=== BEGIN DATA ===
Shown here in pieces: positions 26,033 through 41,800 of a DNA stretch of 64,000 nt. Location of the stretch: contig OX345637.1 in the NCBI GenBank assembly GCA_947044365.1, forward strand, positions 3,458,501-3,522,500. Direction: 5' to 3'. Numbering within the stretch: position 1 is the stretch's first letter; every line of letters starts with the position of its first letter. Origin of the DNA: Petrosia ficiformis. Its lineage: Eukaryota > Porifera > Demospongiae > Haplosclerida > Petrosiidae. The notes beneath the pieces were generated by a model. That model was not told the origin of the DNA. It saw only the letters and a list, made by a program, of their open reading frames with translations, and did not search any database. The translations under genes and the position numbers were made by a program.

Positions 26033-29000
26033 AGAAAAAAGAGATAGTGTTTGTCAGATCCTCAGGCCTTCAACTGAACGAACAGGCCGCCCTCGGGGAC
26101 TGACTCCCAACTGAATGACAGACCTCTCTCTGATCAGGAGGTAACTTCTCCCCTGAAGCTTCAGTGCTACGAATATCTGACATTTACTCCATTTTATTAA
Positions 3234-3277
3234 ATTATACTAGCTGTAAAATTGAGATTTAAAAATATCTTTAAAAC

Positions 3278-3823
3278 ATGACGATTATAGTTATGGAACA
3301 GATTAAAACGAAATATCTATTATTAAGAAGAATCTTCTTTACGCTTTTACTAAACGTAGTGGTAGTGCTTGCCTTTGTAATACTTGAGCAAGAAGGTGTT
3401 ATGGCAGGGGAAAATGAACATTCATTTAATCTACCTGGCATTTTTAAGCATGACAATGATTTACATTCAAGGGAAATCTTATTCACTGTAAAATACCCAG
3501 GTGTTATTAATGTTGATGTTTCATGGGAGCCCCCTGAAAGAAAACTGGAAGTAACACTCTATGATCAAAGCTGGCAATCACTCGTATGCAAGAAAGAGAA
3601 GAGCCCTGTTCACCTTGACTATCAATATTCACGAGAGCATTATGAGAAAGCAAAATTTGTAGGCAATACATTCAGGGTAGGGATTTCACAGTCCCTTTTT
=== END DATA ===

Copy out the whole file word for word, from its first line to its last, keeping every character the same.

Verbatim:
Shown here in pieces: positions 26,033 through 41,800 of a DNA stretch of 64,000 nt. Location of the stretch: contig OX345637.1 in the NCBI GenBank assembly GCA_947044365.1, forward strand, positions 3,458,501-3,522,500. Direction: 5' to 3'. Numbering within the stretch: position 1 is the stretch's first letter; every line of letters starts with the position of its first letter. Origin of the DNA: Petrosia ficiformis. Its lineage: Eukaryota > Porifera > Demospongiae > Haplosclerida > Petrosiidae. The notes beneath the pieces were generated by a model. That model was not told the origin of the DNA. It saw only the letters and a list, made by a program, of their open reading frames with translations, and did not search any database. The translations under genes and the position numbers were made by a program.

Positions 26033-29000
26033 AGAAAAAAGAGATAGTGTTTGTCAGATCCTCAGGCCTTCAACTGAACGAACAGGCCGCCCTCGGGGAC
26101 TGACTCCCAACTGAATGACAGACCTCTCTCTGATCAGGAGGTAACTTCTCCCCTGAAGCTTCAGTGCTACGAATATCTGACATTTACTCCATTTTATTAA
Positions 3234-3277
3234 ATTATACTAGCTGTAAAATTGAGATTTAAAAATATCTTTAAAAC

Positions 3278-3823
3278 ATGACGATTATAGTTATGGAACA
3301 GATTAAAACGAAATATCTATTATTAAGAAGAATCTTCTTTACGCTTTTACTAAACGTAGTGGTAGTGCTTGCCTTTGTAATACTTGAGCAAGAAGGTGTT
3401 ATGGCAGGGGAAAATGAACATTCATTTAATCTACCTGGCATTTTTAAGCATGACAATGATTTACATTCAAGGGAAATCTTATTCACTGTAAAATACCCAG
3501 GTGTTATTAATGTTGATGTTTCATGGGAGCCCCCTGAAAGAAAACTGGAAGTAACACTCTATGATCAAAGCTGGCAATCACTCGTATGCAAGAAAGAGAA
3601 GAGCCCTGTTCACCTTGACTATCAATATTCACGAGAGCATTATGAGAAAGCAAAATTTGTAGGCAATACATTCAGGGTAGGGATTTCACAGTCCCTTTTT